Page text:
Maggie Downey and Svea Vikander joined us for our March Salon Series and brought along their toolbox for motivational interviewing and how it can be applied to full spectrum work. Both coming from professional backgrounds, Maggie MSW and PHD student and Svea, Clinical Mental Health Counselor, presented in a very compassionate and relaxed way the history, basics and applications of motivational interviewing.They have adapted the traditonal MI pillars and added in the concept of "Non-Attached to Outcome Motivational Interviewing" to make the practice more inclusive. 

What is NAOMI you might ask and why should you consider diving in to learn more. I like this quote from the presnetation, NAOMI is "...a soft way of helping people take a hard look at themselves." In all our interactions we with other people, friends, family, clients, cowokers, strangers, we can hear people talk about change. Talk about how they should, could, will do better, make the move, stop. When we hear change talk we are typically compelled to do something. I appreciate NAOMI because it reminds me that my role is not to make the change, it is to listen, reflect, and illicit more coverstion. NAOMI can be a super useful framework to support us as we hold up the mirror for folks to hear and see the change talk too and make the move within themselves to change.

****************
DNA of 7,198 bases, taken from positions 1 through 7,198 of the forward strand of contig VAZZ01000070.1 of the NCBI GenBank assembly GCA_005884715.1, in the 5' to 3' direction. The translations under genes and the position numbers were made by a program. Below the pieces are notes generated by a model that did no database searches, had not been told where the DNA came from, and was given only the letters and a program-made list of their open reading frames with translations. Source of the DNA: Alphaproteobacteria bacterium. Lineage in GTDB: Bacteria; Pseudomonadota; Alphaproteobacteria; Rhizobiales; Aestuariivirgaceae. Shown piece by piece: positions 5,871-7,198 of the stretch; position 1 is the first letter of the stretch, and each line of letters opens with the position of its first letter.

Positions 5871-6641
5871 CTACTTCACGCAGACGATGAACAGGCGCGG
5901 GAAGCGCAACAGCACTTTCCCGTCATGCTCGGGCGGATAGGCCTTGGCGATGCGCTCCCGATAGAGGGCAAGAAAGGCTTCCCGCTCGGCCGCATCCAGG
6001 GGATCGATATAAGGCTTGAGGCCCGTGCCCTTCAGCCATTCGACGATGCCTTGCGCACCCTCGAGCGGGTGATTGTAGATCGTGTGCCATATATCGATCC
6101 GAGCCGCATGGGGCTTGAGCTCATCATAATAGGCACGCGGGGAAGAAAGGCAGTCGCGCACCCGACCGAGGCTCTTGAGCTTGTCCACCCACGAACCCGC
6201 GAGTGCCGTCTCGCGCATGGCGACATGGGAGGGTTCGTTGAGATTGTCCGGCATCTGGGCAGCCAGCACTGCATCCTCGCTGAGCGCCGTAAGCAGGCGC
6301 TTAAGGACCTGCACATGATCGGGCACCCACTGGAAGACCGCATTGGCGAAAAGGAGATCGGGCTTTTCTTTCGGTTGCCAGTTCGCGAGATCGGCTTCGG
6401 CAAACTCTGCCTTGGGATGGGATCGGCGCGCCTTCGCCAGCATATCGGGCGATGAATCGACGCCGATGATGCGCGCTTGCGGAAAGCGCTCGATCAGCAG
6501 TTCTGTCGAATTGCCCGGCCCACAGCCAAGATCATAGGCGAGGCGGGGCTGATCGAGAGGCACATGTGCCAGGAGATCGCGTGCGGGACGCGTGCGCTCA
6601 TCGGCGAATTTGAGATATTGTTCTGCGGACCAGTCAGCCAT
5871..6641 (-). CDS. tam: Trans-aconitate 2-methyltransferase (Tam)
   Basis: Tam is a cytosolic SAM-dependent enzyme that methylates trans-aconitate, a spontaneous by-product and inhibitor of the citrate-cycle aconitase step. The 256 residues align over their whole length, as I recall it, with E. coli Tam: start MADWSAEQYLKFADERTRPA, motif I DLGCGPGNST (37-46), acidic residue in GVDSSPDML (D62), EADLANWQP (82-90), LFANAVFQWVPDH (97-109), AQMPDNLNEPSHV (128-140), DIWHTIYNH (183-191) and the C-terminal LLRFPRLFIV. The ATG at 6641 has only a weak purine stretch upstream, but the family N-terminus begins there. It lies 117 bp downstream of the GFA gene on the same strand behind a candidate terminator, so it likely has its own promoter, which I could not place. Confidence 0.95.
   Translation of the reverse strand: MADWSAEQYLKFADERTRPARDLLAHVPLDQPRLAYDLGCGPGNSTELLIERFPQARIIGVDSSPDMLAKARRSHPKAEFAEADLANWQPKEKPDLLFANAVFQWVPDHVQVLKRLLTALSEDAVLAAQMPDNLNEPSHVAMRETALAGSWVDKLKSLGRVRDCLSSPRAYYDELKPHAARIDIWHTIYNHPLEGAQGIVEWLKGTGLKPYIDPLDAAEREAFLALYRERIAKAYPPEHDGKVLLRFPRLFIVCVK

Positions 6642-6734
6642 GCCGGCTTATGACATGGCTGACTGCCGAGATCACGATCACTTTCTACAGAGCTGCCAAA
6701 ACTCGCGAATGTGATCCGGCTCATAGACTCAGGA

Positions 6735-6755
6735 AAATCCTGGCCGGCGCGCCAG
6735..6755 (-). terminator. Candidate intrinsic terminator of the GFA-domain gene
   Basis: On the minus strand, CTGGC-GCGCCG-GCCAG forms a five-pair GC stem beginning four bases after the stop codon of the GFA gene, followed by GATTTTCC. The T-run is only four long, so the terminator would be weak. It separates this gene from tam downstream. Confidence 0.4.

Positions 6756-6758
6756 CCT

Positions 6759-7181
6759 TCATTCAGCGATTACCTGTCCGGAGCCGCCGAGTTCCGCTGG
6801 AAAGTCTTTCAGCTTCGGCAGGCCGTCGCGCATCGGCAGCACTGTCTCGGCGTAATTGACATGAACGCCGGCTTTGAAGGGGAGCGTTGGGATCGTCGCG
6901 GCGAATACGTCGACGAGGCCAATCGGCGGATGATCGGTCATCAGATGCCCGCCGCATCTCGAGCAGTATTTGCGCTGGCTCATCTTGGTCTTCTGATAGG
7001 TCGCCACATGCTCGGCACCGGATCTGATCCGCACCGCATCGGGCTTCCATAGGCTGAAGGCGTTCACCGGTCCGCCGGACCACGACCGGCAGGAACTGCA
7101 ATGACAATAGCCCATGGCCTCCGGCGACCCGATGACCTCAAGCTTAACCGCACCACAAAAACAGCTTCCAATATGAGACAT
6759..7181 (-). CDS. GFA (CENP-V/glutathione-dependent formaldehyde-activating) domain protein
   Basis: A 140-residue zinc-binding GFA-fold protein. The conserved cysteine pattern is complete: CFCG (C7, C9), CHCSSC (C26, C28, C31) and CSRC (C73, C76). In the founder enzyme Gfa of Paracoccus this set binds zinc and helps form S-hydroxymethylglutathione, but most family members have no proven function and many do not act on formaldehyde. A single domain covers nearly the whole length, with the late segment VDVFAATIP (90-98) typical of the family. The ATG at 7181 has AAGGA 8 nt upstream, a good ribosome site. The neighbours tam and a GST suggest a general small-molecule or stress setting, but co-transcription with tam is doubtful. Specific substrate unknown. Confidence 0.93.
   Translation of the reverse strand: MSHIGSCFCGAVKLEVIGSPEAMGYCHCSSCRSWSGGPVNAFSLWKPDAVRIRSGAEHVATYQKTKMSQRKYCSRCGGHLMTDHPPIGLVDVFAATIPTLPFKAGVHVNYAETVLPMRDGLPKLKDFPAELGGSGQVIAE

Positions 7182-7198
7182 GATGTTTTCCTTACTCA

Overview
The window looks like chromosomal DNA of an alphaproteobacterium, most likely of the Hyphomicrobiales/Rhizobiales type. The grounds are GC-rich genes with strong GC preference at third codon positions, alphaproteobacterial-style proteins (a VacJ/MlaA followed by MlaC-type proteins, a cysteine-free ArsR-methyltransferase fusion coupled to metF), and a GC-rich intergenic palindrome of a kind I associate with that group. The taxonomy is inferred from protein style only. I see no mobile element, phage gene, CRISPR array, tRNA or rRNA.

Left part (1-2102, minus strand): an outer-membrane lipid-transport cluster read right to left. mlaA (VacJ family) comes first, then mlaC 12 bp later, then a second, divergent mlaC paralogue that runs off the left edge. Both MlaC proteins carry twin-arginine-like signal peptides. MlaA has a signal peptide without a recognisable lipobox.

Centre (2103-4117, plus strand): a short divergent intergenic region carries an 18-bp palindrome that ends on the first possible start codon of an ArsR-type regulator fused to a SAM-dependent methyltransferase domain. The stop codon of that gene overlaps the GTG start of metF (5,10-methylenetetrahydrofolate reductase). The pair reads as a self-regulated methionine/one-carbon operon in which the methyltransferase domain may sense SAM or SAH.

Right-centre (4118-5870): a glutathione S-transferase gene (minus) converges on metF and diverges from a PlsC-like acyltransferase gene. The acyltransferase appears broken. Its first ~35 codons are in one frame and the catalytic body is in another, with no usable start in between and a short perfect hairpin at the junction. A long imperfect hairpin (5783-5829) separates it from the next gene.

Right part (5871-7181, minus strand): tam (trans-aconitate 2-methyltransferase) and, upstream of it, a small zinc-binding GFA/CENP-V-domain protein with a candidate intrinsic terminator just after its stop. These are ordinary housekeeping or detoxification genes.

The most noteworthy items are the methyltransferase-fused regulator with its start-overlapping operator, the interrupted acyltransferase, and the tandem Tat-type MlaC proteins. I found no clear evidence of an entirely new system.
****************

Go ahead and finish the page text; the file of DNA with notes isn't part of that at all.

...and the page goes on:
Maggie and Svea were so well prepared with a beautiful powerpoint and handouts I have little to write up as a summary because the information is now at your fingertips! BADP Motivational Interviewing Presenation and Handouts. Also, for the first time ever we recorded the event presentation so you can listen in and pretend you hauled through the rain that night to be in the living room with us! Motivational Interviewing Presentation Recording

Thank you Maggie and Svea for coming to share and giving us all more tools to work with!